16 Mar 1941
HMS Ceres (Capt. E.G. Abbott, AM, RN) arrived at Mogadishu from Mombasa. (47)

18 Mar 1941
HMS Ceres (Capt. E.G. Abbott, AM, RN) departed Mogadishu for Kismayo. (47)

19 Mar 1941
HMS Ceres (Capt. E.G. Abbott, AM, RN) arrived at Kismayo from Mogadishu. She departed for Mombasa later the same day. (47)

20 Mar 1941
HMS Ceres (Capt. E.G. Abbott, AM, RN) returned to Mombasa from Somalia. (47)

3 Apr 1941
HMS Ceres (Capt. E.G. Abbott, AM, RN) departed Mombasa for Mogadishu. She was escorting the troopship Nieuw Holland (Dutch, 11066 GRT, built 1927). (48)

5 Apr 1941
HMS Ceres (Capt. E.G. Abbott, AM, RN) and the troopship Nieuw Holland (Dutch, 11066 GRT, built 1927) arrived at Mogadishu from Mombasa. (48)

6 Apr 1941
HMS Ceres (Capt. E.G. Abbott, AM, RN) and the troopship Nieuw Holland (Dutch, 11066 GRT, built 1927) departed Mogadishu for Berbera. (48)

10 Apr 1941
Around 0745D/10, HMS Ceres (Capt. E.G. Abbott, AM, RN) parted company with the troopship Nieuw Holland (Dutch, 11066 GRT, built 1927) off Berbera. HMS Ceres then set course for Aden where she arrived later the same day. (48)

11 Apr 1941
HMS Ceres (Capt. E.G. Abbott, AM, RN) departed Aden for Mombasa. (48)

16 Apr 1941
HMS Ceres (Capt. E.G. Abbott, AM, RN) arrived at Mombasa from Aden. (48)

21 Apr 1941

Convoy CM 8.

This convoy departed Mombasa on 21 April 1941. The convoy was dispersed off Aden in the morning of 28 April 1941.

The convoy was made up of the (troop) transports; City of Athens (British, 6558 GRT, built 1923), Dunera (British, 11162 GRT, built 1937), Johan de Witt (Dutch, 10474 GRT, built 1920), LLandaff Castle (British, 10799 GRT, built 1926) and Nieuw Zeeland (Dutch, 11069 GRT, built 1928).

The convoy was escorted by the light cruiser HMS Ceres (Capt. E.G. Abbott, AM, RN).

At 0230D/27, the LLandaff Castle was detached to Berbera.

At 0640D/28, the convoy was dispersed and the remaining ships proceeded to Suez independently.

HMS Ceres then proceeded to Aden where she arrived later the same day. (45)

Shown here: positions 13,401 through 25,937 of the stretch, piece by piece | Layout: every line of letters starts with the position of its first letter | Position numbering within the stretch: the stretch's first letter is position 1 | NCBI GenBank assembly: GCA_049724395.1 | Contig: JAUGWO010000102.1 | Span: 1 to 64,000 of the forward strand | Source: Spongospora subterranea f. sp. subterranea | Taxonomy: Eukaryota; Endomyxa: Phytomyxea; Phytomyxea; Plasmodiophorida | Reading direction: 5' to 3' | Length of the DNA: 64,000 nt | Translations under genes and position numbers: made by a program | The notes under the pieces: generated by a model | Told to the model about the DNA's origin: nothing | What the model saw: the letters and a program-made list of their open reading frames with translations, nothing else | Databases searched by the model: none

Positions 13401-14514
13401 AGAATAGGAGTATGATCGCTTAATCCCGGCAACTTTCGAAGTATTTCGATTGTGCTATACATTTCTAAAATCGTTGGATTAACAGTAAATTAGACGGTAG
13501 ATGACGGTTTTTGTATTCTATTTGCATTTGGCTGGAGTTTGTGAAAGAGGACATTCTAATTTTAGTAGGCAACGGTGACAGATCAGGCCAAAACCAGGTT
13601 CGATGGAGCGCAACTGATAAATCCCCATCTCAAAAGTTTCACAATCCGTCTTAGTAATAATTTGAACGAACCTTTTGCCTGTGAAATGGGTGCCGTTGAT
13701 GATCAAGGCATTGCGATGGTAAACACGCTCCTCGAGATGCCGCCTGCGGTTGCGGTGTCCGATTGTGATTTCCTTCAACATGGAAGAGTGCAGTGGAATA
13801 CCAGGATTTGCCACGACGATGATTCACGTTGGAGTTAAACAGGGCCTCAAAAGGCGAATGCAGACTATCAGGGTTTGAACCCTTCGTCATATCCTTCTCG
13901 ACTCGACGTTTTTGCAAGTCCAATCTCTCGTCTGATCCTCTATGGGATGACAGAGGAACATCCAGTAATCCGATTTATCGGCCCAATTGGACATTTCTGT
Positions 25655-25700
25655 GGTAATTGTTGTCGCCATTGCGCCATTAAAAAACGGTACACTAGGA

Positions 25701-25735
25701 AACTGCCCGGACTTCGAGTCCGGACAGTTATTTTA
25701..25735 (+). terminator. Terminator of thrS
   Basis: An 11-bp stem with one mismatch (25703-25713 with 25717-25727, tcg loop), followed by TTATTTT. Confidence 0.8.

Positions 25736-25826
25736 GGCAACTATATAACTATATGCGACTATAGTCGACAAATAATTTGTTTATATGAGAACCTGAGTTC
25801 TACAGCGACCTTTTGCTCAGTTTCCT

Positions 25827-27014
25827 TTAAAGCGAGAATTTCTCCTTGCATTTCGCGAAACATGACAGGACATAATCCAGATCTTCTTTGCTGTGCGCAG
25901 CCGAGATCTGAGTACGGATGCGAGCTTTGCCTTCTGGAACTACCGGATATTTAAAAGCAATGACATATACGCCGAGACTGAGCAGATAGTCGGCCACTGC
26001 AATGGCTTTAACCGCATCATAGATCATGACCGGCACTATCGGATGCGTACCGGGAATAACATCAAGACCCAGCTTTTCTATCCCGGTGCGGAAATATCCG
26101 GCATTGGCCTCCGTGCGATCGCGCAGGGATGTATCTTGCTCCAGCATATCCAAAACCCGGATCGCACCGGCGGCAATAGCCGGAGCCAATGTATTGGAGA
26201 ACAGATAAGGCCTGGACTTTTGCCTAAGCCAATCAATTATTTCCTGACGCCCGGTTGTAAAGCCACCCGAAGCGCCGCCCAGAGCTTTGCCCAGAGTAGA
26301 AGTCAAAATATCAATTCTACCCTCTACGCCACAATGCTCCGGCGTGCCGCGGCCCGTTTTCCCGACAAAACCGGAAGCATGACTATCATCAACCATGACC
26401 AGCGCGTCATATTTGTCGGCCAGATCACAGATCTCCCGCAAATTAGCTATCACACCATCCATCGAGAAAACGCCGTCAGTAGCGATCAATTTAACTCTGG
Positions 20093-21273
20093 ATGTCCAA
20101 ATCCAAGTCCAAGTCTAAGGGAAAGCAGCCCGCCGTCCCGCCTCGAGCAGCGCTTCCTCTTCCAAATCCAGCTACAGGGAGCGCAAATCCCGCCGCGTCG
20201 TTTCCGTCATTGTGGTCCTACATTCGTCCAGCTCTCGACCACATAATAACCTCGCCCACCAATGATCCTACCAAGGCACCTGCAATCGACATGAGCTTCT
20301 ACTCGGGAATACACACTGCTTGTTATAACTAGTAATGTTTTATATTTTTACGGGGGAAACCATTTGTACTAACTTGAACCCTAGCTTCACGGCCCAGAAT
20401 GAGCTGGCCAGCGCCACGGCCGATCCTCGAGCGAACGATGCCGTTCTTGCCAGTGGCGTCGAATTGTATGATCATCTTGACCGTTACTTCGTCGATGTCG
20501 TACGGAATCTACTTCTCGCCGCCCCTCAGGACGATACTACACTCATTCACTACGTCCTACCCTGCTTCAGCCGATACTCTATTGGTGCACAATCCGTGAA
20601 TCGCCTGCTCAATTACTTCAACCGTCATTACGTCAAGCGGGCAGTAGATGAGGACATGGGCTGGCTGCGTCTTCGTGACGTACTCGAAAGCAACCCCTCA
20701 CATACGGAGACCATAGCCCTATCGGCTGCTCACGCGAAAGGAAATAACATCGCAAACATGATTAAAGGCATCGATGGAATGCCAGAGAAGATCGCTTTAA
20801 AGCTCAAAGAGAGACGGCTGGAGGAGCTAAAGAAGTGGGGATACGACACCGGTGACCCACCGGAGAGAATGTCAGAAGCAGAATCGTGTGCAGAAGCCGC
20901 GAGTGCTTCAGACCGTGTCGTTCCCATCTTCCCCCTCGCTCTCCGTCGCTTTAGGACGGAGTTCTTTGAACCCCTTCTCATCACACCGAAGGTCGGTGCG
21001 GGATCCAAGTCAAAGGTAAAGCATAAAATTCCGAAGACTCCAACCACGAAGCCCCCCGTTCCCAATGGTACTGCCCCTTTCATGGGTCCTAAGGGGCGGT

28 Apr 1941
HMS Ceres (Capt. E.G. Abbott, AM, RN) arrived at Aden after convoy escort duty. (48)

30 Apr 1941
HMS Ceres (Capt. E.G. Abbott, AM, RN) departed Aden for Assab.

At 1607C/30, she saw the auxiliary patrol vessel HMIS Parvati (Lt. H.M.S. Choudry, RIN) being mined and sinking in 1.5 minutes.

HMS Ceres then set course to clear the 100 fathom line and she lowered boats to pick up survivors. After doing so course was set to return to Aden. (48)

1 May 1941
HMS Ceres (Capt. E.G. Abbott, AM, RN) arrived back at Aden. (49)

1 May 1941

Convoy SW 6.

This convoy departed Suez on 1 May 1941 for Durban where it arrived on 16 May 1941.

The convoy was made up of the following (troop) transports; Bergensfjord (Norwegian, 11015 GRT, built ), Cameronia (British, 16297 GRT, built 1920), Leopoldville (Belgian, 11509 GRT, built 1929), Nova Scotia (British, 6796 GRT, built 1926), Scythia (British, 19761 GRT, built 1920) and Talamba (British, 8018 GRT, built 1924).

Three ships of the convoy carried about 3900 POW's to South Africa.

On departure from Suez the convoy was not escorted.

At 0925C/6, the light cruiser HMS Ceres (Capt. E.G. Abbott, AM, RN) joined coming from Aden.

Off Aden the Nova Scotia parted company and proceeded to that port.

Around 0830C/11, the armed merchant cruiser HMS Hector (Capt.(Retd.) F. Howard, DSC, RN) joined and HMS Ceres parted company with the convoy to proceed to Mombasa where she arrived later the same day. She took the transport Cameronia with her.

Around 0735B/13, the armed merchant cruiser HMS Ranchi (Capt.(Retd.) H.C. Legge, DSC, RN) took over the convoy from HMS Hector which then set course for Mombasa.